Catalonia (Spain)

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The movement started in Barcelona and its region, Catalonia wherein since 2005, activists debated about the energy crisis and potential alternatives in the forum of a web page: crisis energetica (energetic crisis). In 2006, the french book ‘Objective degrowth’ is translated into Catalan and the environmental organization Una sola terra organizes a conference called “Degrowth to save the planet”. In 2007 the group Entesa pel decreixement is founded in Barcelona. Many of the activists had been active in the anti-globalization movement, but also in environmentalist, pacifist and libertarian collectives. In 2008, a march with bicycles lead to the creation of the Xarxa pel Decreixement (Network for degrowth) aiming to promote degrowth discourse and practices in all Catalonia. About three hundred people gathered at the end of the march to build the network. The network articulates groups for their geographic location and their thematic focus (education, food, communication, contra-hegemonic economy and defense of the territory).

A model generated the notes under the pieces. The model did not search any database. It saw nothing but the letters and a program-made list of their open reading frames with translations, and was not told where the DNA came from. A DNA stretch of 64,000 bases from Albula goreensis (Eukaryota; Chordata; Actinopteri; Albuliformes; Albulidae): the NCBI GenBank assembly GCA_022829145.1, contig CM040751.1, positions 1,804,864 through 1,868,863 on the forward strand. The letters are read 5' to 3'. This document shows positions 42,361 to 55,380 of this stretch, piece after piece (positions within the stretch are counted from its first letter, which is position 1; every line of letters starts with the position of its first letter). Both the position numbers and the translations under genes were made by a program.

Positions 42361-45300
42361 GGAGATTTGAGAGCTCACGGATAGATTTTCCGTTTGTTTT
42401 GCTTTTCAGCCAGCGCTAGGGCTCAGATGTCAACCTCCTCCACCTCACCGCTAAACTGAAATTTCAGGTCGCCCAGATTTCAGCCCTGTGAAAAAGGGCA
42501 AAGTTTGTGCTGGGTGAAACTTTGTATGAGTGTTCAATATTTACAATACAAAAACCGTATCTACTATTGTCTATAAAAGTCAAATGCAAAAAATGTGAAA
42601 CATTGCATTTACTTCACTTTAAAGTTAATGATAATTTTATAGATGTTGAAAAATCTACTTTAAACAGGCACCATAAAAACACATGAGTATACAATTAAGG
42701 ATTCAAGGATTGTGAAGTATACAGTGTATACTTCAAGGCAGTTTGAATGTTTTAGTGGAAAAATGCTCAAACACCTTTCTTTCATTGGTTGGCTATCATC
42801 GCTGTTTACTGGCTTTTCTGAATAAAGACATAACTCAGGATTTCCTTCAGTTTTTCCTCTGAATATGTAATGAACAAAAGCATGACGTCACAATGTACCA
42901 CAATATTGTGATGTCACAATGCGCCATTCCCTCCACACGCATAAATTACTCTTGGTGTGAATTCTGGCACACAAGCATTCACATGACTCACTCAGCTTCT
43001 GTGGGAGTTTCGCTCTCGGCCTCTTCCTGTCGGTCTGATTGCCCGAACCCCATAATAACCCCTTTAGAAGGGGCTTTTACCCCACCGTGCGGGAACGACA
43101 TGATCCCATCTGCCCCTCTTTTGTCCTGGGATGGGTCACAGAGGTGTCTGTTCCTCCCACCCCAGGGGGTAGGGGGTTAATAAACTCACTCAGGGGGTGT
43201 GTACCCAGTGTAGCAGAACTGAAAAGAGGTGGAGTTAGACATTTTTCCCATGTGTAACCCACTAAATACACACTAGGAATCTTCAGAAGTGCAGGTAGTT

Partly influenced by the left-libertarian movements with a focus on autonomy and self-management, the Catalan movement for degrowth always intended to engage with other social movements and practices based on anti-capitalism. On the other hand, Degrowth has often been endorsed as a baseline for groups involved in environmental conflicts (dealing with water, energy, infrastructures or climate change), agroecology, solidarity economy, education and awareness-raising. Currently the most ambitious project in this sense is the CIC (Catalan Integral Cooperative) which tries to include ways of satisfying all basic human needs. A local currency, the ‘ECOS’, is used for exchanges.
The movement has also arrived into academia; for example with a group of researchers of the Institute of Environmental Science and Technology at the Autonomous University of Barcelona (including Joan Martinez Alier and Giorgios Kallis), or professors like Carlos Taibo or Joaquim Sempere.
Many other groups are now active in all of Spain (decrecimiento) and an attempt is being made to connect to each other. Some historical civil society organizations have come on board, like the most important Spanish network of environmental organizations called Ecologistas en Acción, in link with the trade union CGT.

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